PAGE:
Kimmitt Genealogical Research

25 May 2014

Just a Few Civil War Dead From Shrewsbury, Massachusetts

My previous post lists the 29 men on the Civil War Monument on the Shrewsbury, Massachusetts town common. Most of their deaths are recorded all together in the vital records of the Town Clerk of Shrewsbury, and can be found here on The clerk took the time to mention some details of their enlistment and death circumstances. Here are just a few.

John F. Howe
17 March 1864, John F. Howe, 18 years, 2 months and 24 days old, died in Shrewsbury [Camp Nelson?], male, single, laborer, born in Shrewsbury, son of William H. Howe born Shrewsbury and his wife Eliza Shaw from Palmer or Brimfield. He died of cerebro-spinal meningitis, and is interred in Shrewsbury. Undertaker or informant was A. F. Maynard, recorded Jan. 7, 1865. "Mr. Howe enlisted from Shrewsbury Jan. 4 1864 in 21 Regt. M. V. M. Co. G. as private and died as above recorded."

Nathan B. Garfield
10 May 1864 (sic), Nathan B. Garfield, 28 years, 3 months and 27 days old, died in Petersburg, Va., male, single, apothecary, born in Shrewsbury, son of Jonas and Rhoda Garfield, died of "gunshot wound in abdomen. Mr. Garfield enlisted from Shrewsbury… in 25 Regt. Co. I as private and was wounded in abdomen during the battle in front of Petersburg, Va. May 9, and died the next day."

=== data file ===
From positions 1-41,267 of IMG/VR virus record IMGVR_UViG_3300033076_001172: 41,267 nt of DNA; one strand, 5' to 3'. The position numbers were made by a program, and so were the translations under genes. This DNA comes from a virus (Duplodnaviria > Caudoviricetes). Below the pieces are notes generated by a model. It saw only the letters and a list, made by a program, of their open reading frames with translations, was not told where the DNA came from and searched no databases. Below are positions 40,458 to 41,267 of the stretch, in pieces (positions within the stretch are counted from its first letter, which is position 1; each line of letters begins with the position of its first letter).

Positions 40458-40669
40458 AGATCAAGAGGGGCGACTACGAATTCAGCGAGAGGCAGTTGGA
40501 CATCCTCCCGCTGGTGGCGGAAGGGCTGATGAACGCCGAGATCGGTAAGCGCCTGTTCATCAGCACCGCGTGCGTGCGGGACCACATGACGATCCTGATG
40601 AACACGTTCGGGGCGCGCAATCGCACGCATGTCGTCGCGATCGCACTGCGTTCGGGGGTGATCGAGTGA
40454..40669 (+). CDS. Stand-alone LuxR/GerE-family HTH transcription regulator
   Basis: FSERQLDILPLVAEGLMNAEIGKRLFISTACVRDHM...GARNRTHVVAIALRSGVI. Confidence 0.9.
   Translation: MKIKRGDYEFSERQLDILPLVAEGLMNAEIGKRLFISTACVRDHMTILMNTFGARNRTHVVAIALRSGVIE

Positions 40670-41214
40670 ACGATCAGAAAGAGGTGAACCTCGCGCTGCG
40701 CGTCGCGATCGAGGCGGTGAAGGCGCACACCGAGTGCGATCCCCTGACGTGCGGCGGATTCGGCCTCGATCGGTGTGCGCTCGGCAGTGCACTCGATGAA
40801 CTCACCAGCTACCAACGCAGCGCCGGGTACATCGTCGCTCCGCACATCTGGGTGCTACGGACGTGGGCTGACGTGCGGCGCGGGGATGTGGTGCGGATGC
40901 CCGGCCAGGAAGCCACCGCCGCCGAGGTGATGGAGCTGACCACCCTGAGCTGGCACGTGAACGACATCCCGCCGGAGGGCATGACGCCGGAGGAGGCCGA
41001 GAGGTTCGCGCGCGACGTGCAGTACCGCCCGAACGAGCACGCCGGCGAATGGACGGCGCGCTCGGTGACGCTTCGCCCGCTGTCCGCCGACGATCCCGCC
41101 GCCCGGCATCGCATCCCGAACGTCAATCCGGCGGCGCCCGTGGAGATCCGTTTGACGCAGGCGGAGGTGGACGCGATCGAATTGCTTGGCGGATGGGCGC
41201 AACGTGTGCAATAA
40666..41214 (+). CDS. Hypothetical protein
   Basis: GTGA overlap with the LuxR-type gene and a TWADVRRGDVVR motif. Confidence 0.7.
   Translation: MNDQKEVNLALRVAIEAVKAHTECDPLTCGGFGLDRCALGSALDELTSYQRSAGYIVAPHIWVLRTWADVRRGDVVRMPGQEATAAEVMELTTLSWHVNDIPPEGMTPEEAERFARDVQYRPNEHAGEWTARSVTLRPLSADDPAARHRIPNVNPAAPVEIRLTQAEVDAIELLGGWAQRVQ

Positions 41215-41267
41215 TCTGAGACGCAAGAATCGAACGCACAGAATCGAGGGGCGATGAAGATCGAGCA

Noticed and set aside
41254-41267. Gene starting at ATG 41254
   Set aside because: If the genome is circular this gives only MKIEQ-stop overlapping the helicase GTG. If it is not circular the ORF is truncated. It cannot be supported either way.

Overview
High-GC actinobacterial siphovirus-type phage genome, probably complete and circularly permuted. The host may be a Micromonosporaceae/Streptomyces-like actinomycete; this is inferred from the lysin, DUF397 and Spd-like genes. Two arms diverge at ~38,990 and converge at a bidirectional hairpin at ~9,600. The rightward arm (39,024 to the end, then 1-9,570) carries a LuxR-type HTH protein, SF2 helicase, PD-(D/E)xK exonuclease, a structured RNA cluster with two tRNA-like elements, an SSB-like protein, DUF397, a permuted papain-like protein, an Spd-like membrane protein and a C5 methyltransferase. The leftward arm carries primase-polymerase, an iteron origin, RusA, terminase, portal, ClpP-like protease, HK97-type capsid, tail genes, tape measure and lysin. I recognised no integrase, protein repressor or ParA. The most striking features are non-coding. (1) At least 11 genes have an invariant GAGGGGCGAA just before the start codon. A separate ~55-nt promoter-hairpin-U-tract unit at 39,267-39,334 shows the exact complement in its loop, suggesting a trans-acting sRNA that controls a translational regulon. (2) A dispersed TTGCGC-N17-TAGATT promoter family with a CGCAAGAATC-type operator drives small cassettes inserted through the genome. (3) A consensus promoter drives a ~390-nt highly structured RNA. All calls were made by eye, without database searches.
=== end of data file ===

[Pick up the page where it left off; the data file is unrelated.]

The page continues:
Jonas M. Wheelock
18 August 1864, Jonas M. Wheelock, 17 years, 6 months, 27 days, died in Andersonville, Ga., male, single, laborer, born Shrewsbury, son of Abraham Wheelock, born Northboro, and wife Mary C. Maynard [illegible], interred at Andersonville, Ga., informant A. F. Maynard, registered 7 Jan. 1865. "Mr. Wheelock enlisted from Shrewsbury March 7, 1862 in 11 Regt. U. S. I A. F. as private. Taken prisoner at Chancellorsville, Va. Carried to Andersonville, Va."

Several died of bullet wounds: Franklin J. Perry was "shot through the head and died instantly at battle of Coal Harbor, Va." on And Charles F. Rice died at Spottsylvania, Va. of gunshot wounds on May 8th of 1864. And Master Sergeant William H. Williams, 20, bootmaker, died in the Battle of the Wilderness, Va., "at the head of his men, by being shot in forehead, neck and breast."

Several others died of of chronic diarrhea: on 22 July 1864, 30 year-old married shoemaker Charles F. Gleason died at Broad and Cherry Street Hospital, Philadelphia; and 24-year old shoemaker Albert W. Carey died in the hospital at Point of Rocks, Virginia on 19 September 1864.

24 May 2014

Civil War Memorial, Town Common, Shrewsbury, Massachusetts

East-Facing Side

Nathan B. Garfield
Chas. F. Gleason
Frank L. Hapgood
Hollis Holden
Amasa S. Hyde
John F. Howe
Michael O’Laughlin


South-Facing Side

Alonzo B. Louks
Calvin C. Pratt
Franklin J. Perry
Alfred F. Porter
Chas. F. Rice
Edward P. Richardson
Geo. W. B. Sawyer


West-Facing Side

Elijah Smith
Geo. E. Sprague
Henry A. Sawtell
Jonas M. Wheelock
Wm. H. Willson
Chas. G. Ward. Adjt.
J. J. Witherbee, M. D.


North-Facing Side

Edward A. Andrews
Albert W. Carey
Horatio A. Cutting
Jas. H. Cutting
Silas N. Cater
Hiram W. Doane
Thos. B. Eaton
Leander Fay


Visit for some detail.